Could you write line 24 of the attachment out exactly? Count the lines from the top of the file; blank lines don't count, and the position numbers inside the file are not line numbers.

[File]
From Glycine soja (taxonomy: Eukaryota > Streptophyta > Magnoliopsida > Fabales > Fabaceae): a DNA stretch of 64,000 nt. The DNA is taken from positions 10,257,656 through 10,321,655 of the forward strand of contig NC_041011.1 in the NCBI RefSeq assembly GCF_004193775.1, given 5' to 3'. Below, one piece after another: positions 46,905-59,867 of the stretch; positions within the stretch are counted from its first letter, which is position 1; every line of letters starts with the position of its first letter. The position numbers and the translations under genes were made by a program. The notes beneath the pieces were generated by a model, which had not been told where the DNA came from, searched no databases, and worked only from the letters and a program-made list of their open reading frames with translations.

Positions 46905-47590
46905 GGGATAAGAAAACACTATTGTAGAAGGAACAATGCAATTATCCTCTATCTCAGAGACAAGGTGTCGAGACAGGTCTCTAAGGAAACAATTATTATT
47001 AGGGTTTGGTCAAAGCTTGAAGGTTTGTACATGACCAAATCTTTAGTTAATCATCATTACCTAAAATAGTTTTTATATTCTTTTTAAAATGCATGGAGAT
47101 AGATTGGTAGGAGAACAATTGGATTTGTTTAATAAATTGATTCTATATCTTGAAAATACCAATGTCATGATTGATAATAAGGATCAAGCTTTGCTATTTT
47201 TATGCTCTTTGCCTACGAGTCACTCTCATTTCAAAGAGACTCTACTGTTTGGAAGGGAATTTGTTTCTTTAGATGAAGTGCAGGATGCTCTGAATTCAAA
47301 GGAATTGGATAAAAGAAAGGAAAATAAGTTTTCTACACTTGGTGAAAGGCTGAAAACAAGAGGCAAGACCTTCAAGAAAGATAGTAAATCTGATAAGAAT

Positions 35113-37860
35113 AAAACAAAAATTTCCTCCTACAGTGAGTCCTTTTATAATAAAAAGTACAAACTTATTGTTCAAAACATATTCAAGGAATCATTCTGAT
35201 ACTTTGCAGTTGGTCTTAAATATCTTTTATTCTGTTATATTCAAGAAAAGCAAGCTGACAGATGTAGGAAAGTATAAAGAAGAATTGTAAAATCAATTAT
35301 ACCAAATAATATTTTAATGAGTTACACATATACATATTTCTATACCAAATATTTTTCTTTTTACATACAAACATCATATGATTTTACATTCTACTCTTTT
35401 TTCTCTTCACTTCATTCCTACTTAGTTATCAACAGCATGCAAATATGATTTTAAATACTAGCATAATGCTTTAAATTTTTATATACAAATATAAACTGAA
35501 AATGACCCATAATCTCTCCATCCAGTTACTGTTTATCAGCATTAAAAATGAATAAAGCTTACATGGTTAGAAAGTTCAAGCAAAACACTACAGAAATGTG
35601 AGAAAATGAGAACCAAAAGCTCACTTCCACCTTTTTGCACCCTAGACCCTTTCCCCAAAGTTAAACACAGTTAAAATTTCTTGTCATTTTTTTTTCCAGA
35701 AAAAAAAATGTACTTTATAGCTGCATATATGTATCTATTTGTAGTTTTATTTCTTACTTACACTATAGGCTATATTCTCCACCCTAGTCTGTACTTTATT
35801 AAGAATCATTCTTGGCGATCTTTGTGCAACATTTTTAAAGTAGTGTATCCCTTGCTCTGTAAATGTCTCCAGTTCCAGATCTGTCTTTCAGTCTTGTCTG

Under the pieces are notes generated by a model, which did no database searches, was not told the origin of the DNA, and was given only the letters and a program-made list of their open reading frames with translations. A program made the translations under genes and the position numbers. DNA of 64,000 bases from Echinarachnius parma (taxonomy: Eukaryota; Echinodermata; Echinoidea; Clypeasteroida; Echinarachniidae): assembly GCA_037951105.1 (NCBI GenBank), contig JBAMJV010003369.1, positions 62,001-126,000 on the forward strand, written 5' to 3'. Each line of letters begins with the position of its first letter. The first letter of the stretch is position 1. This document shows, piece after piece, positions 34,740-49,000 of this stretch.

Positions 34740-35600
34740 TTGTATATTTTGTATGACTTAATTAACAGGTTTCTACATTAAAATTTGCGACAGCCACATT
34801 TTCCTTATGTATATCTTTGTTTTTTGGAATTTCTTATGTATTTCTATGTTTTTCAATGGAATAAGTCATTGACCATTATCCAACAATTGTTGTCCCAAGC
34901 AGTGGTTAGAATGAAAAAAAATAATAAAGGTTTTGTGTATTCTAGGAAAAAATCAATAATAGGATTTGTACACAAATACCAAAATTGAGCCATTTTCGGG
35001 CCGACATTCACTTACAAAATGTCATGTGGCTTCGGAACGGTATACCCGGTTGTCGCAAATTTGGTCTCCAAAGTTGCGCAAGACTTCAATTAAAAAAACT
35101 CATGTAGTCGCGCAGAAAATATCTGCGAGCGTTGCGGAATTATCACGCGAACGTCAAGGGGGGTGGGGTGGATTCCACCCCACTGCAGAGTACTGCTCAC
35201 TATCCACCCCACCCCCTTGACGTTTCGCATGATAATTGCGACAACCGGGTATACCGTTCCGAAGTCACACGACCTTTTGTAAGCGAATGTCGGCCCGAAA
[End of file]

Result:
35201 TATCCACCCCACCCCCTTGACGTTTCGCATGATAATTGCGACAACCGGGTATACCGTTCCGAAGTCACACGACCTTTTGTAAGCGAATGTCGGCCCGAAA